A Cautionary Tale: Sexism in our Society
“We cannot change a culture by a new law or decree, we can only change a culture by education.”
It is fair to say that our society has many difficult problems. It is also fair to say that citizens and governments around the world are still doing a lousy job in finding practical and inclusive solutions for these problems. Today, we live in a world of labels that are meant to simplify our way of life and unite us. Instead, these labels are dividing us into inculcated echo chambers. In all reality, this state of affairs is unhealthy for our humanity and in some way sapping our society’s creativity.
Take, for example, our society brush with “sexism.” I understand that I’m walking on a thin line here, but allow me to delve deeper. Unarguably, everything our society yearn for today is being split into labels. Labels of things, of ideologies, and of what is politically correct and the likes. We do this because we are press for solutions to our most persistent problems. Well, permit me to share this truth: These labels, while successful to a large extent, are dividing us more than how they are uniting us. Some everyday examples will suffice.
Many will say the “female” pastor instead of just “pastor.” Why not just call both male and female pastors by their generic name: pastors? Similarly, the “Black or African-American lawyer,” the “female or male doctor,” Why not help ourselves and call them both lawyers and doctors respectively? Oh, wait, if we do, we would be denigrating our values, right? I disagree. Using “neutral gender” where it matters will empower and uplift our society’s values and morals not denigrate it. I can go on and on, but I figured by now, you get the “big picture,” which boils down to this: while our society is doing its best to help solve the problem of sexism, it is, however, at the same time creating new ones.
Another example here will help. So many people today are hiding behind the veil of ideologies of the many “isms” we have in our world. I sense these people can be a solution if they choose, a problem if they choose. Do not get wrong here, the good fight is there and there are many success stories. It would be unjust and frankly absurd to rid them off of their glory—because the truth be told, these die-hard believers of these many ideological ‘isms’ have made significant progress. The question is not if progress have been made, however, the question is are the majority of society benefiting from this progress in tackling sexism? I will let you decide.
My conundrum is not with the kind of advocacy, and rightly so, not with the people advocating these “isms” but more so with the methodology of their advocacy. A methodology that perceive critics and opponents or neutrals as outcast or pariah to their human existence. This is my foremost issue with such ideologies. Why the double standard? Why the hypocrisy? I will let you ponder because it seems that our society is good at creating problems than finding nuanced means to solving these problems.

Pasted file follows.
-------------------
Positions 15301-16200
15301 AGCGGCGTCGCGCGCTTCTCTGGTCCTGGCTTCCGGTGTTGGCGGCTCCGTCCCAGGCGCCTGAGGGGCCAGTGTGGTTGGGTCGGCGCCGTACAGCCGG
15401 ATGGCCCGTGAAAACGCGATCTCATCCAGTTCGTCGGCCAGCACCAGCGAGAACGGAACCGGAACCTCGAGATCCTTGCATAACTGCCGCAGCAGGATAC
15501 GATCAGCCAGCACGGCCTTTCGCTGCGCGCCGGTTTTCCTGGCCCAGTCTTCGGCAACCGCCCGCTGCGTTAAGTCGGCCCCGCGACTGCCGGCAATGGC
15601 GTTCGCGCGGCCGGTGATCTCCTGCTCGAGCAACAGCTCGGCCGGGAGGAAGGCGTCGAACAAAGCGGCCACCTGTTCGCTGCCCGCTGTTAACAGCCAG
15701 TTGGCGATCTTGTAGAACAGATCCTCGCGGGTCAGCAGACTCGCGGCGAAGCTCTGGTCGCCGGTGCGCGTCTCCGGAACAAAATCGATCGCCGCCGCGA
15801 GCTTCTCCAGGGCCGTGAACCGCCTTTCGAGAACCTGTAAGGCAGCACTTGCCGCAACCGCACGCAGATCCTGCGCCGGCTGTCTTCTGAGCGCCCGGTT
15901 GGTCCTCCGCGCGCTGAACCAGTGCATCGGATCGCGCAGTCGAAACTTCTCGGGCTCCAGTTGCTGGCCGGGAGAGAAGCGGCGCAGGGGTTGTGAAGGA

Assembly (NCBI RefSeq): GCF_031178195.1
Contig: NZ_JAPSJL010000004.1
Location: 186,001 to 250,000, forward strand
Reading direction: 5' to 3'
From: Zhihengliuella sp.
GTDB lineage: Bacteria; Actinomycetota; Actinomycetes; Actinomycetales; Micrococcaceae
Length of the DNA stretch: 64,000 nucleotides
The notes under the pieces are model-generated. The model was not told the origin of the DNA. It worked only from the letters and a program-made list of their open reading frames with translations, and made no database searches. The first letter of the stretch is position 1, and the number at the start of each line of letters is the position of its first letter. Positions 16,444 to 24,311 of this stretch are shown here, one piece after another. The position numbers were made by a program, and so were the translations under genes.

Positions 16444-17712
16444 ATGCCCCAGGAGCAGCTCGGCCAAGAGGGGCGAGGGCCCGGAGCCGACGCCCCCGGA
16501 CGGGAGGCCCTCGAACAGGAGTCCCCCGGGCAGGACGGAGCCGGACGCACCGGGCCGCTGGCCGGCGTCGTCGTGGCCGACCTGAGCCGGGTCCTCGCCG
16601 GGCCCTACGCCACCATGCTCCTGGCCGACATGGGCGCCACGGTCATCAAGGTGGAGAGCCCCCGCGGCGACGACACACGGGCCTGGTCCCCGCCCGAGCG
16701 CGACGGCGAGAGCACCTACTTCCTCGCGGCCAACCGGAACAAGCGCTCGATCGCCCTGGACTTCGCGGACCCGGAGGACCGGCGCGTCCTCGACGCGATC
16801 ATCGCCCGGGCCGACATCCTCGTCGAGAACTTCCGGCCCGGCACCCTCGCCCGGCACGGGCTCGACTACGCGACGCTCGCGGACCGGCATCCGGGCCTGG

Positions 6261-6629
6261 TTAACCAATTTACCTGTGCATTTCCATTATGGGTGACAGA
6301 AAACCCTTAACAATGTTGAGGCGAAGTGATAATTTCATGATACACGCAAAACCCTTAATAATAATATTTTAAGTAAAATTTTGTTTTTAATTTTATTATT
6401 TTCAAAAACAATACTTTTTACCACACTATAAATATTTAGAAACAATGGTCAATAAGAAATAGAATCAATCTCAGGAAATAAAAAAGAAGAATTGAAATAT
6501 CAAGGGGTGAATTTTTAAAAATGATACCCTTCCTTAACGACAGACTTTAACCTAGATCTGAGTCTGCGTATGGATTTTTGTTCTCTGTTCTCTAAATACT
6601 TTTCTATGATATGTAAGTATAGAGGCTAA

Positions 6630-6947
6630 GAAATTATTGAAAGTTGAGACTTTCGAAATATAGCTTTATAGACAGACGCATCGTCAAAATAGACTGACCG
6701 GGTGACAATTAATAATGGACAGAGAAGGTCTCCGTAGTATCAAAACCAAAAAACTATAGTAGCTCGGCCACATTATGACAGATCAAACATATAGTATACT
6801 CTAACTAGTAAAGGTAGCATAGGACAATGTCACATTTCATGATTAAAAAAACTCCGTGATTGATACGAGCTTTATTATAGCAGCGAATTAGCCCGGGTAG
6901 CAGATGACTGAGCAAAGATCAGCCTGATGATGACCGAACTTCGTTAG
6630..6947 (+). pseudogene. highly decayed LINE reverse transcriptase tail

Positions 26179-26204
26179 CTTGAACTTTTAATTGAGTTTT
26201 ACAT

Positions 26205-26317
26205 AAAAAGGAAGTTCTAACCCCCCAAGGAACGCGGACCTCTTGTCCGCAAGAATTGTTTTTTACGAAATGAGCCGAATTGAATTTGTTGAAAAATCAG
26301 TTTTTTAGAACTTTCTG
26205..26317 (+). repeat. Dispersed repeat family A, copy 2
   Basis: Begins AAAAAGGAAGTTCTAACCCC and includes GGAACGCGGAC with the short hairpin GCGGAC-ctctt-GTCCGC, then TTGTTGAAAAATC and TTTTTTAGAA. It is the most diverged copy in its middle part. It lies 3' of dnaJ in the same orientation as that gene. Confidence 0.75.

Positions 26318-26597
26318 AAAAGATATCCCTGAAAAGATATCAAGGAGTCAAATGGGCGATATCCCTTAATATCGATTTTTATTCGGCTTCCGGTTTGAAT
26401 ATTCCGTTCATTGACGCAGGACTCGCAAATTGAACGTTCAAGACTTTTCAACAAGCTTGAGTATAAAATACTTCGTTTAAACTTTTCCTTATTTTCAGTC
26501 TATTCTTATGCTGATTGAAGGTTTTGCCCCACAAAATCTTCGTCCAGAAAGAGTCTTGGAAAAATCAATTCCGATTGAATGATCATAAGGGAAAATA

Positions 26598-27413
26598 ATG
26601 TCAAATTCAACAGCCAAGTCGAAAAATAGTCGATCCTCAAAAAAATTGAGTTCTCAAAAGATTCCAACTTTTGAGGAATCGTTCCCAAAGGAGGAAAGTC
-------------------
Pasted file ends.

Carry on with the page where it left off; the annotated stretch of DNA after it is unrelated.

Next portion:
Allow me to briefly illustrate the above-mentioned point with the present-day feminism debate. If we are advocating for the rights of women and girls, why not help ourselves and advocate for both sexes altogether? Let try something radically inclusionary for once. Let advocate for the rights and inclusion of both sex while providing and advancing opportunities to help them to coexist and thrive in our society. It is a matter of strategy, rather than reality. And I will rather stand for “reality” first and then follow up with strategy for implementations or deliveries for policy change. Fair game, right? I believe so. Moreover, if we are rooting for “equal pay” for both men and women, which is, by the way, an ‘inclusive policy, why can we then make the leap forward for inclusion and equity in opportunities, thus breaking the sexism glass ceiling? Again, I urge you to ponder.
We do not live in a utopian state, so changing our society’s mindset on sexism would be no mean feat. While it is a hulking challenge, it is, however not inconceivable. To achieve this change, we need all hands-on deck in education and opportunity creation for this to happen. With inclusionary policies, I believe our society will be well equipped to overcome our most persistent of challenges if we choose to. Cultural and mindset change is hard work, but we must find in each of us the zeal and purpose to help one another to a dignified and well-meaning life. I firmly believe inclusion is the way, inclusion with everyone at the table, on equal footing and fair share of resources and opportunities. Undoubtedly, this process will promote and help advance a sustainable paradigm shift and thus lead to empowered and inclusive minded citizens. This process is our magic policy button to help us win the fight against sexism.
One thing is clear: sexism will not go away if we refuse to act. The core challenge for our world today as is some fifty-year ago is the same: finding solutions, preferably, inclusive, efficient and practical solutions to our society’s most persistent problems. We know and have known for decades the power of inclusion as opposed to exclusion, the power of making everyone feel part of the change and involve in fixing our problems as opposed to disenfranchising certain groups of people or labeling them for the sake of political and ideological correctness. The answer to end sexism is right before our eyes, and it is safe to say in our hands. We can dare to think different, we can dare to act in an inclusionary manner, and guess what, it would cost us nothing. We have to give neutral or gender-less and inclusionary policy a chance. We have to start that process, now!
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